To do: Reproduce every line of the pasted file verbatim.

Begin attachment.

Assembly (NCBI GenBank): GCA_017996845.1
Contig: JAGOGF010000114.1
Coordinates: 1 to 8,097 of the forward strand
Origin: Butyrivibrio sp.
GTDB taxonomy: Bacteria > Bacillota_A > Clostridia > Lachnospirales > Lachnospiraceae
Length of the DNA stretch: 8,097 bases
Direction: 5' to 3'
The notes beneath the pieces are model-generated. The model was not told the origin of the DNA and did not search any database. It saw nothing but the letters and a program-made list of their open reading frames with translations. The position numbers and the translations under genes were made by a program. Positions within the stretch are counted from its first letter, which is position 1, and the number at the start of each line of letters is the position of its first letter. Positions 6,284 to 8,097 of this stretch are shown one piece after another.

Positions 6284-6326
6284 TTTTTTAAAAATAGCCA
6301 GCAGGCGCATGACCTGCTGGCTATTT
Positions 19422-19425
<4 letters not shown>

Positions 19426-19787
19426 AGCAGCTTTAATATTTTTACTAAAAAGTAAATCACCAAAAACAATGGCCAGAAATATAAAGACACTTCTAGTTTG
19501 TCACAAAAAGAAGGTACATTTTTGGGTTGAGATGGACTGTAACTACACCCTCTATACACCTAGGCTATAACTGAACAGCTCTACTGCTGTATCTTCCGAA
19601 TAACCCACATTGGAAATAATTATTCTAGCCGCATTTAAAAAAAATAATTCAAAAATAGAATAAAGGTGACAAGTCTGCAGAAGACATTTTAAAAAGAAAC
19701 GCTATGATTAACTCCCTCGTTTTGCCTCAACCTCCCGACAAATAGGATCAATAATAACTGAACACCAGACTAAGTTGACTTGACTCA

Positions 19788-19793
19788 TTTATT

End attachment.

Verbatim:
Assembly (NCBI GenBank): GCA_017996845.1
Contig: JAGOGF010000114.1
Coordinates: 1 to 8,097 of the forward strand
Origin: Butyrivibrio sp.
GTDB taxonomy: Bacteria > Bacillota_A > Clostridia > Lachnospirales > Lachnospiraceae
Length of the DNA stretch: 8,097 bases
Direction: 5' to 3'
The notes beneath the pieces are model-generated. The model was not told the origin of the DNA and did not search any database. It saw nothing but the letters and a program-made list of their open reading frames with translations. The position numbers and the translations under genes were made by a program. Positions within the stretch are counted from its first letter, which is position 1, and the number at the start of each line of letters is the position of its first letter. Positions 6,284 to 8,097 of this stretch are shown one piece after another.

Positions 6284-6326
6284 TTTTTTAAAAATAGCCA
6301 GCAGGCGCATGACCTGCTGGCTATTT
Positions 19422-19425
<4 letters not shown>

Positions 19426-19787
19426 AGCAGCTTTAATATTTTTACTAAAAAGTAAATCACCAAAAACAATGGCCAGAAATATAAAGACACTTCTAGTTTG
19501 TCACAAAAAGAAGGTACATTTTTGGGTTGAGATGGACTGTAACTACACCCTCTATACACCTAGGCTATAACTGAACAGCTCTACTGCTGTATCTTCCGAA
19601 TAACCCACATTGGAAATAATTATTCTAGCCGCATTTAAAAAAAATAATTCAAAAATAGAATAAAGGTGACAAGTCTGCAGAAGACATTTTAAAAAGAAAC
19701 GCTATGATTAACTCCCTCGTTTTGCCTCAACCTCCCGACAAATAGGATCAATAATAACTGAACACCAGACTAAGTTGACTTGACTCA

Positions 19788-19793
19788 TTTATT